The Founding Fathers recognized a Creator (God) as expressly stated in the Declaration of Independence. They acknowledged that all men are created equal, that these Truths are self-evident, and that their rights were unalienable – i.e. they cannot be denied, taken away or transferred. Furthermore, they expressed that the stated purpose of Government was to make these rights secure.
So as to assure that there was no confusion with regard to the religious liberty granted every American, an amendment to the Constitution was added, “Congress shall make no law respecting the establishment of religion or prohibiting the free exercise thereof…”
As America faces this global pandemic, American citizens must understand that constitutional liberties are at stake. We must be ready to define and defend the religious liberties that have been intricately woven into the fabric of our great country. It is vital that we remind one another that the freedom of assembly, and all other “essential” liberties are NOT granted by the government. Rather, they were recognized and acknowledged by our Founders as rights given by the Creator.
In Greenville, Mississippi, uniformed officers started handing out tickets carrying a $500 fine to members in the church parking lot, sitting in their cars listening to a sermon from their pastor.
The use of police force (or the threat thereof) against those attending a drive-in worship service is an unprecedented threat against religious freedom. Government has many options at their disposal – the use of police must never be used without more than a preponderance of justification and a solid constitutional foundation.
In Mendocino County, California, the Department of Public Health said churches could stream their services but could not sing. The governor of Kansas signed an executive order forbidding churches to meet (even in parking lots). In Nevada the governor there banned drive-in church services.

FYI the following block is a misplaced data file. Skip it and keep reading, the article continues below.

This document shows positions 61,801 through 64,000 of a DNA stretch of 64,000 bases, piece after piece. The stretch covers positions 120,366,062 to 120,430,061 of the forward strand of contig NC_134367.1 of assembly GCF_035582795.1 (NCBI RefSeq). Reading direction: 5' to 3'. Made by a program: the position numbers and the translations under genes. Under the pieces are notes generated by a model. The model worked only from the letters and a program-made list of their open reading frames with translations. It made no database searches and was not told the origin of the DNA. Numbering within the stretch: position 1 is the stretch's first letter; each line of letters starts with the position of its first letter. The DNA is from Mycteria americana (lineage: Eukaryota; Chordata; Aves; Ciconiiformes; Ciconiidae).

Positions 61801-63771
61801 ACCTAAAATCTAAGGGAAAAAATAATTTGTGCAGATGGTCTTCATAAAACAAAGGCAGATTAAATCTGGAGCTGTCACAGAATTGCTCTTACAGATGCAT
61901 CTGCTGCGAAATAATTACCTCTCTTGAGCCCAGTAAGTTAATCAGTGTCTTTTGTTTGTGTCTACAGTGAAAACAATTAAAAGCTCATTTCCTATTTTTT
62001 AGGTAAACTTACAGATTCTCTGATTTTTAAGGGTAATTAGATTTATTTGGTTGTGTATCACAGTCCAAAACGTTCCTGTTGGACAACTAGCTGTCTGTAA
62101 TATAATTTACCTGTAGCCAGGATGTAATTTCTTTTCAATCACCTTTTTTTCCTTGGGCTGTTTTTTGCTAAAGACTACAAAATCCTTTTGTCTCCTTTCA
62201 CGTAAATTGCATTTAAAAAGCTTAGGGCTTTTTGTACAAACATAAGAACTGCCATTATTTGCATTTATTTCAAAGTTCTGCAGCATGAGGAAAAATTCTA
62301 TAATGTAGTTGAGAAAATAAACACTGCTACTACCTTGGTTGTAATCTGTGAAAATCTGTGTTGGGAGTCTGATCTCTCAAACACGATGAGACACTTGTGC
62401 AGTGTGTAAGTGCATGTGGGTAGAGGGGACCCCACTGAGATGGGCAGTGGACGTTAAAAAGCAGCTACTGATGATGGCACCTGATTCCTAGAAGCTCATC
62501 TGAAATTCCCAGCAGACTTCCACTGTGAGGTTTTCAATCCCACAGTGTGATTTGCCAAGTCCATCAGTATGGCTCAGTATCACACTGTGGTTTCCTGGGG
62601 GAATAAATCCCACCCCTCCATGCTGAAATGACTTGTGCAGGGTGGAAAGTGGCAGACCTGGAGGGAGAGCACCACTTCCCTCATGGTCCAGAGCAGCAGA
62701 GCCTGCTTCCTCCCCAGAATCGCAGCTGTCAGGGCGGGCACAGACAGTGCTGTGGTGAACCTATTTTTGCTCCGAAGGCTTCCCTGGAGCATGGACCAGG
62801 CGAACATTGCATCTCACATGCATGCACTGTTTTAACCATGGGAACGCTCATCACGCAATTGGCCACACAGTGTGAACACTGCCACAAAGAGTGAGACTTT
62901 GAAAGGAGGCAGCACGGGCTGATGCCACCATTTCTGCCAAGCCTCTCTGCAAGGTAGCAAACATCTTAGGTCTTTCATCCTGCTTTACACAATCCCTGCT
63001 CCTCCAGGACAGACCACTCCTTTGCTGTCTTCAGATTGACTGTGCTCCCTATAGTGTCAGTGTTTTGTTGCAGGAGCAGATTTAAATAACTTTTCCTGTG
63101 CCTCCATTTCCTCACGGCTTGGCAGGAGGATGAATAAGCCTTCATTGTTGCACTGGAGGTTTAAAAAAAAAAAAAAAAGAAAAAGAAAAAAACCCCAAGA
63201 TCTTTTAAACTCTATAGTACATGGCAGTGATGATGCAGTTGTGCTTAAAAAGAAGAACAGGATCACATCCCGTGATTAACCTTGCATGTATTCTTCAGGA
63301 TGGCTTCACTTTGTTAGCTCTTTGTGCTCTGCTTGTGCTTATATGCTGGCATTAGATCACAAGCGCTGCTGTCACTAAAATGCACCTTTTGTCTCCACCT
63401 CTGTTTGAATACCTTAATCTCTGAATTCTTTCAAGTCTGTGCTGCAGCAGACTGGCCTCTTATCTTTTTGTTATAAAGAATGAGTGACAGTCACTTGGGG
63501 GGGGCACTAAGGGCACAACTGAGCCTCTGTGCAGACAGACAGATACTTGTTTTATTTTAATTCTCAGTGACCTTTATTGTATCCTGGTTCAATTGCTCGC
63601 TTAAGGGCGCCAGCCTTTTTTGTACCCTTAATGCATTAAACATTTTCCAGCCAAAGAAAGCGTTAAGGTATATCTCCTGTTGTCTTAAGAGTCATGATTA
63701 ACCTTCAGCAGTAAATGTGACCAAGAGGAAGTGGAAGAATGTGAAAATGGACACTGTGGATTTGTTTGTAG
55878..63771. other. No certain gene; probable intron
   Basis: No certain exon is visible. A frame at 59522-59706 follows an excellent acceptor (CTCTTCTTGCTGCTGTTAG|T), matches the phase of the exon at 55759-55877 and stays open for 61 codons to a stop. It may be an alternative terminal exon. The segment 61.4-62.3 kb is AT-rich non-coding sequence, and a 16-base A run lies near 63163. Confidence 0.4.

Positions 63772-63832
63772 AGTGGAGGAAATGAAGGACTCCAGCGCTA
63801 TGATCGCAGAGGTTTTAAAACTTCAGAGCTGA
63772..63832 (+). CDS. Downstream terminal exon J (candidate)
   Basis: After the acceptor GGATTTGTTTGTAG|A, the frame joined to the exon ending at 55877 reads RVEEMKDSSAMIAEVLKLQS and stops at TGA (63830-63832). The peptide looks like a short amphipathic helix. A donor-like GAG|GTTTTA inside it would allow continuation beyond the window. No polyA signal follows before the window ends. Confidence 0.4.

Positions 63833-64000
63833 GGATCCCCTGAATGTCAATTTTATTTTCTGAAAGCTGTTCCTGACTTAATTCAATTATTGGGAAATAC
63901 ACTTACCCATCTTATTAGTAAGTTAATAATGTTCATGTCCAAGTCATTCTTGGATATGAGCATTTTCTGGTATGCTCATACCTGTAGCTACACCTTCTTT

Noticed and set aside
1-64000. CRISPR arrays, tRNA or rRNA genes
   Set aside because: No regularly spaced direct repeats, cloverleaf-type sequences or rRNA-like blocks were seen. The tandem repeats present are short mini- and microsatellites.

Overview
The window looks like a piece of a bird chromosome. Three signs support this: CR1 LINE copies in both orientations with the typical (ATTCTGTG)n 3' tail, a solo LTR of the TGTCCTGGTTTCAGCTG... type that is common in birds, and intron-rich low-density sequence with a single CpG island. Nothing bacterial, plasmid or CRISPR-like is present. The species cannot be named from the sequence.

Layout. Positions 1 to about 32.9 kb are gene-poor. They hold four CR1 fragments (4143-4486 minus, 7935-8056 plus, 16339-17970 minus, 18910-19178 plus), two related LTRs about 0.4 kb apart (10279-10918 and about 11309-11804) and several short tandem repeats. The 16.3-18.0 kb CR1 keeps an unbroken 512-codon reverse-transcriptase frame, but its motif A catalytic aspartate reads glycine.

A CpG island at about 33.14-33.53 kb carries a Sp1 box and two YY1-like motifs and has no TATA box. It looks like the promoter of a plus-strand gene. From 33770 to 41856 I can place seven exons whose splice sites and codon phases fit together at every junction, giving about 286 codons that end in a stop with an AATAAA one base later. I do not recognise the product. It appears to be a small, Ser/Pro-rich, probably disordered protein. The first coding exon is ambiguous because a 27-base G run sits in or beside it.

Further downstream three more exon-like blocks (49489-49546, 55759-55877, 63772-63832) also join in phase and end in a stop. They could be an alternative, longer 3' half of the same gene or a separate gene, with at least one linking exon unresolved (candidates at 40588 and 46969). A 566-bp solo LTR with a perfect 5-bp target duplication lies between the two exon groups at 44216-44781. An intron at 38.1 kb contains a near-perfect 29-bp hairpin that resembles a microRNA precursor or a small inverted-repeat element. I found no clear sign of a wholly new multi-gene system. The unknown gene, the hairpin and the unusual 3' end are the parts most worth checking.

To be clear, I believe that Christians certainly have a duty out of love of neighbor to comply with general policies — policies that apply equally to everyone. To specifically target and single out religion, implementing and mandating policies that are not applied to other groups of society is a violation of religious liberty.
From CNN we saw the headline: “Louisville Police Officers to Record License Plate Numbers of Easter Weekend Church-goers.” Each participant in a drive-in church service would be contacted by the Health Department and ordered to self-quarantine for fourteen days. Fortunately, a federal judge issued a temporary restraining order in which the judge said, “The mayor’s decision is stunning, and it is ‘beyond all reason’ unconstitutional.”
Authorities cannot intrude upon the integrity of Christian worship, which is precisely what these orders violate. Governments are justified in ruling that all mass assemblies ought to cease for a definable period of time. That is rational policy. But it also means that authorities must do everything not to single out any religious institution. They also must be careful not to minimize or demean religious services and organizations as “nonessential.”
Professing Christians have taken for granted religious liberty. While unequivocally expressing the essential nature of Church, they have neglected the assembling of the Saints. Church has been relegated to a low priority. As Nietzsche pointed out decades ago, and rightly so, the Church is in decline – whose fault is it anyway?
Society needs Church. We need Church. A place that communicates hope – together.